A restraint of trade is an illegal action designed to prevent a business competitor, or potential competitor, from operating. These actions violate antitrust law and are grounds for investigation and enforcement.
Restraint and trade
In business law, trade refers to the act of carrying out business and transactions. A classic example of a restraint of trade is a merger of two companies that creates a monopoly. That monopoly can create barriers to entry that restrain the trade of any potential competitors. Another example is two companies conspiring to fix prices at a low level to make another competitor bankrupt. Not every example of a restraint of trade is illegal. They simply form the potential basis for a claim in civil court that the parties who are affected by the restraint can file. Filing in civil court allows them to seek damages from the parties doing the restraining.
Whether a restraint of trade was a violation of the law and grounds for damages comes down to legal principles. The most important of these is whether or not the restraint was considered reasonable. For example, some contracts between suppliers and distributors can restrict the distributors’ territory where they can sell the product, but this restraint might be too narrow to violate the public interest, and would therefore be reasonable. Business litigation for restraint of trade often turns on questions about whether a restraint was sufficiently reasonable.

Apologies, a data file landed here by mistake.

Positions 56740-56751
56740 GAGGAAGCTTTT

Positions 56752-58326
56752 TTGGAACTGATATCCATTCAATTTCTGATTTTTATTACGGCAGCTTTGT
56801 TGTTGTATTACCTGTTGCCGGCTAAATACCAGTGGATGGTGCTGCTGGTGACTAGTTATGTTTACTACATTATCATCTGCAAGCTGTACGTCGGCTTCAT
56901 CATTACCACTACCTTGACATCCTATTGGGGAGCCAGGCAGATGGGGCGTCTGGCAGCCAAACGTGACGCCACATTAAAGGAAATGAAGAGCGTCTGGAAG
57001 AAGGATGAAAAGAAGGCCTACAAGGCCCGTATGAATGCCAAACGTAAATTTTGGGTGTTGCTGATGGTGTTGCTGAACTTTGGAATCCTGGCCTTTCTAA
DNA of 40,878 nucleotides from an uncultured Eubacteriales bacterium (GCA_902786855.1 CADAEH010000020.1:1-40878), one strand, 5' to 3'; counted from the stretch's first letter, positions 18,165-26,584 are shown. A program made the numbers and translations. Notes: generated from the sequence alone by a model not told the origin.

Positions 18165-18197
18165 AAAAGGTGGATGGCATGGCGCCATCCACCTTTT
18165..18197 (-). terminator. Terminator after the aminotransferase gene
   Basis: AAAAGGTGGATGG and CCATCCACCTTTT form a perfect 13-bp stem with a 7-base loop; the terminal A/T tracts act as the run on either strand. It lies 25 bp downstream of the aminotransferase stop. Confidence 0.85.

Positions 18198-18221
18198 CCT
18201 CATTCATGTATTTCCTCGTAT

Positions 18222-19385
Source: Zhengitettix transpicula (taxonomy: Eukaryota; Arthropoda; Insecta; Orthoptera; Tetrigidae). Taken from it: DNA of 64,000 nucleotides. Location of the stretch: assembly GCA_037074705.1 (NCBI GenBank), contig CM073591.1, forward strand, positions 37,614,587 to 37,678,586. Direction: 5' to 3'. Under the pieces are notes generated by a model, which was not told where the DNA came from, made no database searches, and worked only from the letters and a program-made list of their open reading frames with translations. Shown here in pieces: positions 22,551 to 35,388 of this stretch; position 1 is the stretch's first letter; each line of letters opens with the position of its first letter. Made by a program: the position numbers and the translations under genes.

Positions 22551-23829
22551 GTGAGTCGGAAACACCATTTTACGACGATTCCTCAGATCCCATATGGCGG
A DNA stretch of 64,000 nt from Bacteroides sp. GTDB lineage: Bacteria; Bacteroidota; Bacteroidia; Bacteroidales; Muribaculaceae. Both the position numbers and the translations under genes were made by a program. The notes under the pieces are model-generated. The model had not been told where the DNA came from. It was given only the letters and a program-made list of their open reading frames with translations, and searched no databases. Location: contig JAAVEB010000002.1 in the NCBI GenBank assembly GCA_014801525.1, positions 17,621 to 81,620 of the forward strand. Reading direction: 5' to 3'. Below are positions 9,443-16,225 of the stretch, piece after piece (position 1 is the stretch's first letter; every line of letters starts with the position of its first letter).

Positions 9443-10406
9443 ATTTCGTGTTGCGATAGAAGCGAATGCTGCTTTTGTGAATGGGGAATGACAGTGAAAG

Restraint of trade can be illegal and can entitle the harmed party to damages in civil court, but individual cases vary widely in terms of their circumstances and potential outcomes.